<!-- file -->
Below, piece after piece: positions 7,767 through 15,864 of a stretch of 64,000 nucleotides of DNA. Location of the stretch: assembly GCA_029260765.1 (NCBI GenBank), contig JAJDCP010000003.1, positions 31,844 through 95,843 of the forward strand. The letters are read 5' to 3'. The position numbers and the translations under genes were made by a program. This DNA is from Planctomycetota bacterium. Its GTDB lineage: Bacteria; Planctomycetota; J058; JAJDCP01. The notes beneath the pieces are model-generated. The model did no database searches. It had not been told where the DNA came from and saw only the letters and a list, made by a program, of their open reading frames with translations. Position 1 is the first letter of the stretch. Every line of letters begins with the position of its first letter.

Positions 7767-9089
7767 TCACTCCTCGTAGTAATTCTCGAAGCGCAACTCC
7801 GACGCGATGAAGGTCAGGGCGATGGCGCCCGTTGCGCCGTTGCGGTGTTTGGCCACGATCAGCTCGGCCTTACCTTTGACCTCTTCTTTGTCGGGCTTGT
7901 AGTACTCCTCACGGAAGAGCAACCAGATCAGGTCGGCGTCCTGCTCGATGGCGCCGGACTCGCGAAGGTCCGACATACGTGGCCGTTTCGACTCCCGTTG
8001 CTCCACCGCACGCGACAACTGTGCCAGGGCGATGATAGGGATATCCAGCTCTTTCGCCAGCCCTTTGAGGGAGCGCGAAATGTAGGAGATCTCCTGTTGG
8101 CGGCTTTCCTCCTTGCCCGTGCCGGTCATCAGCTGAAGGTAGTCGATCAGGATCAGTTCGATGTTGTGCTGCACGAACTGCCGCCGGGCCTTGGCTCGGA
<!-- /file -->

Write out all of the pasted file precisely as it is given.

Below, piece after piece: positions 7,767 through 15,864 of a stretch of 64,000 nucleotides of DNA. Location of the stretch: assembly GCA_029260765.1 (NCBI GenBank), contig JAJDCP010000003.1, positions 31,844 through 95,843 of the forward strand. The letters are read 5' to 3'. The position numbers and the translations under genes were made by a program. This DNA is from Planctomycetota bacterium. Its GTDB lineage: Bacteria; Planctomycetota; J058; JAJDCP01. The notes beneath the pieces are model-generated. The model did no database searches. It had not been told where the DNA came from and saw only the letters and a list, made by a program, of their open reading frames with translations. Position 1 is the first letter of the stretch. Every line of letters begins with the position of its first letter.

Positions 7767-9089
7767 TCACTCCTCGTAGTAATTCTCGAAGCGCAACTCC
7801 GACGCGATGAAGGTCAGGGCGATGGCGCCCGTTGCGCCGTTGCGGTGTTTGGCCACGATCAGCTCGGCCTTACCTTTGACCTCTTCTTTGTCGGGCTTGT
7901 AGTACTCCTCACGGAAGAGCAACCAGATCAGGTCGGCGTCCTGCTCGATGGCGCCGGACTCGCGAAGGTCCGACATACGTGGCCGTTTCGACTCCCGTTG
8001 CTCCACCGCACGCGACAACTGTGCCAGGGCGATGATAGGGATATCCAGCTCTTTCGCCAGCCCTTTGAGGGAGCGCGAAATGTAGGAGATCTCCTGTTGG
8101 CGGCTTTCCTCCTTGCCCGTGCCGGTCATCAGCTGAAGGTAGTCGATCAGGATCAGTTCGATGTTGTGCTGCACGAACTGCCGCCGGGCCTTGGCTCGGA